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  1. Free, publicly-accessible full text available March 1, 2024
  2. Free, publicly-accessible full text available August 10, 2023
  3. Community–academic partnerships (CAPs) are being increasingly used to study and address health disparity issues. CAPs help to create new bodies of knowledge and innovative solutions to community problems, which benefits the community and academia. Supported by a grant, a partnership was formed between an academic research team and a community health organization to analyze and interpret data collected from the caregivers of asthmatic African American children living in urban low-income households. Using a case study approach, we discuss how we built a healthy CAP and the lessons learned from the process. Our analysis was guided by the six main factors that facilitate success in developing collaborative relationships, including (1) environment; (2) membership; (3) process and structure; (4) communication; (5) purpose; and (6) resources. Based on these six factors, we describe our collaboration process, challenges, and areas for improvement. We aimed to provide a “points-to-consider” roadmap for academic and community partners to establish and maintain a mutually beneficial and satisfactory relationship. Collaborating with community members and organizations provides unique opportunities for researchers and students to apply their skills and knowledge from textbooks and the classroom, engage with community members, and improve real-life community needs. Building a constructive CAP involves efforts, energy,more »and resources from both parties. The six major themes derived from our project offer suggestions for building a healthy, collaborative, and productive relationship that best serves communities in the future.« less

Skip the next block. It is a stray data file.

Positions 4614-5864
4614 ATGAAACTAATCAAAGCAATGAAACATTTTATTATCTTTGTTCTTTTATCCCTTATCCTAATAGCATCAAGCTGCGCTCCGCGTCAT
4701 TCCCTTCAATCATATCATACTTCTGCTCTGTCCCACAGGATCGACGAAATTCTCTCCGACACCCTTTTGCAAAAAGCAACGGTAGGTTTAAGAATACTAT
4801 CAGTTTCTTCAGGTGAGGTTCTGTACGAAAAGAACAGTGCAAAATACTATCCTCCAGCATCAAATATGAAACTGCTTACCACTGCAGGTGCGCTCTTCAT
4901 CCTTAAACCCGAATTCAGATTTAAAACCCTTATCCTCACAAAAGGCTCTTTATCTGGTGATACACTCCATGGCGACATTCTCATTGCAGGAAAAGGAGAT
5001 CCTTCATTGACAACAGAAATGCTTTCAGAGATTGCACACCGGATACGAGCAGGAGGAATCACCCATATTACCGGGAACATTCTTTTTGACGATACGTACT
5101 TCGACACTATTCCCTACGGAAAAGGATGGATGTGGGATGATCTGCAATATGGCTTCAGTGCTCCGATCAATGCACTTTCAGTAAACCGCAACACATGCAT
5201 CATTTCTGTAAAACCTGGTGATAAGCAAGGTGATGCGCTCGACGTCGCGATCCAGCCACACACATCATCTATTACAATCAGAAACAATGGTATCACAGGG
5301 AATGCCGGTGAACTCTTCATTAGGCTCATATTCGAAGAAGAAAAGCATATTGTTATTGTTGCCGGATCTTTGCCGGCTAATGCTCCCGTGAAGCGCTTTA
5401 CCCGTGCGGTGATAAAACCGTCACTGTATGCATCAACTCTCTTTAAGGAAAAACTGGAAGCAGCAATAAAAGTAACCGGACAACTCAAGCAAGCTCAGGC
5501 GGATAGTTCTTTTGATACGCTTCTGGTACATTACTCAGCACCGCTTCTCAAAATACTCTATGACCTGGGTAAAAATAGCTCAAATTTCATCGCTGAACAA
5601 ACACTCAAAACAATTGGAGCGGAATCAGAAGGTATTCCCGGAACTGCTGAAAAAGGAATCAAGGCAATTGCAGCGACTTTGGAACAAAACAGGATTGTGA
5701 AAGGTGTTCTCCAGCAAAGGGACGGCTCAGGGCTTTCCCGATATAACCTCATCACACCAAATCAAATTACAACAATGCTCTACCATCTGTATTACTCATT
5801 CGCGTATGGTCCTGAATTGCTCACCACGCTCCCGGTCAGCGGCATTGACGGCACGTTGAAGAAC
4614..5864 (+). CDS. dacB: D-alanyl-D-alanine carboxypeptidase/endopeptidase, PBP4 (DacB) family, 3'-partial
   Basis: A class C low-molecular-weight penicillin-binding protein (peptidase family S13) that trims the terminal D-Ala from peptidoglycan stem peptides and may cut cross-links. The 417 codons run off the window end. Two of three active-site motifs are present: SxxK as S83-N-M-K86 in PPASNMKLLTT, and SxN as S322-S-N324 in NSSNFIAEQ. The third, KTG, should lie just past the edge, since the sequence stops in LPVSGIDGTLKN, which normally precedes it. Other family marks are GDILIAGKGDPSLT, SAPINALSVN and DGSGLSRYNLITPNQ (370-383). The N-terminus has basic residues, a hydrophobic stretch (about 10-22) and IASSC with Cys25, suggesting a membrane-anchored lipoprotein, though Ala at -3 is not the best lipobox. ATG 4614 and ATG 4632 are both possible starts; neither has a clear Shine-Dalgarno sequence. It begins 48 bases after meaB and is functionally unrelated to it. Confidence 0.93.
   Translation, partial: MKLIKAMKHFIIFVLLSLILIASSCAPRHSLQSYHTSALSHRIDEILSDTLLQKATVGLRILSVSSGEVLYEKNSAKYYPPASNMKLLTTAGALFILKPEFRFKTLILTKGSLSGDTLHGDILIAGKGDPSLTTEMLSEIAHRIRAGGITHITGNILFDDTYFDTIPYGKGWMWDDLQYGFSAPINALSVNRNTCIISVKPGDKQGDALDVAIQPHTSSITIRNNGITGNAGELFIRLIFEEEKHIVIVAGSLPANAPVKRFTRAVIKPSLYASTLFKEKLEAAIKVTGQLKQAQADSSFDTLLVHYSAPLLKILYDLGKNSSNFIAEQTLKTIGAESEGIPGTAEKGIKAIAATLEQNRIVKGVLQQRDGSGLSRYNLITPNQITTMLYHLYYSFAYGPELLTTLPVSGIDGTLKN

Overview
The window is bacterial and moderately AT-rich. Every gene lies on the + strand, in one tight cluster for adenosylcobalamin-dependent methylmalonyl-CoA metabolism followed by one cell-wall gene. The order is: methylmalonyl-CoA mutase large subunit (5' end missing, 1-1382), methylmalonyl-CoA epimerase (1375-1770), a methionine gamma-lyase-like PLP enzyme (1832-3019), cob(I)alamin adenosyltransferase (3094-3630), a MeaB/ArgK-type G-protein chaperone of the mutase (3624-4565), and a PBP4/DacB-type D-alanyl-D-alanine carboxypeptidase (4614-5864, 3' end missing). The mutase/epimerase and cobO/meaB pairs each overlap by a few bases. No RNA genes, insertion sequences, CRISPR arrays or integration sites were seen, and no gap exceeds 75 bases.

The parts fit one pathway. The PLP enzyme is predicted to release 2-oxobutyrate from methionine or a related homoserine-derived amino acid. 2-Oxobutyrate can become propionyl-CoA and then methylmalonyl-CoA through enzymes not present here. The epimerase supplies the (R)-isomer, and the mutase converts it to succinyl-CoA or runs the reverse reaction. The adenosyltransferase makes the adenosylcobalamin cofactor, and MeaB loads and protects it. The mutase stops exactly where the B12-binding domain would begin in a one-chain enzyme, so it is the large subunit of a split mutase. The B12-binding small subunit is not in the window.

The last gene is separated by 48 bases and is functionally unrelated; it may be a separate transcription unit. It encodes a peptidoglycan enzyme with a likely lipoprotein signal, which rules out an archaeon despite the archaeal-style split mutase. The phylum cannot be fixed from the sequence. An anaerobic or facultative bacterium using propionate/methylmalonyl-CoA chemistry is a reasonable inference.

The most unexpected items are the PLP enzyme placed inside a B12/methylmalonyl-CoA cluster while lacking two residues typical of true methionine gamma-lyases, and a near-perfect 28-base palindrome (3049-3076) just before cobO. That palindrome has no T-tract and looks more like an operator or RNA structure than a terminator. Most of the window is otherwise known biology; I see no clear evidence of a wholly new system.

Free, publicly-accessible full text available August 1, 2023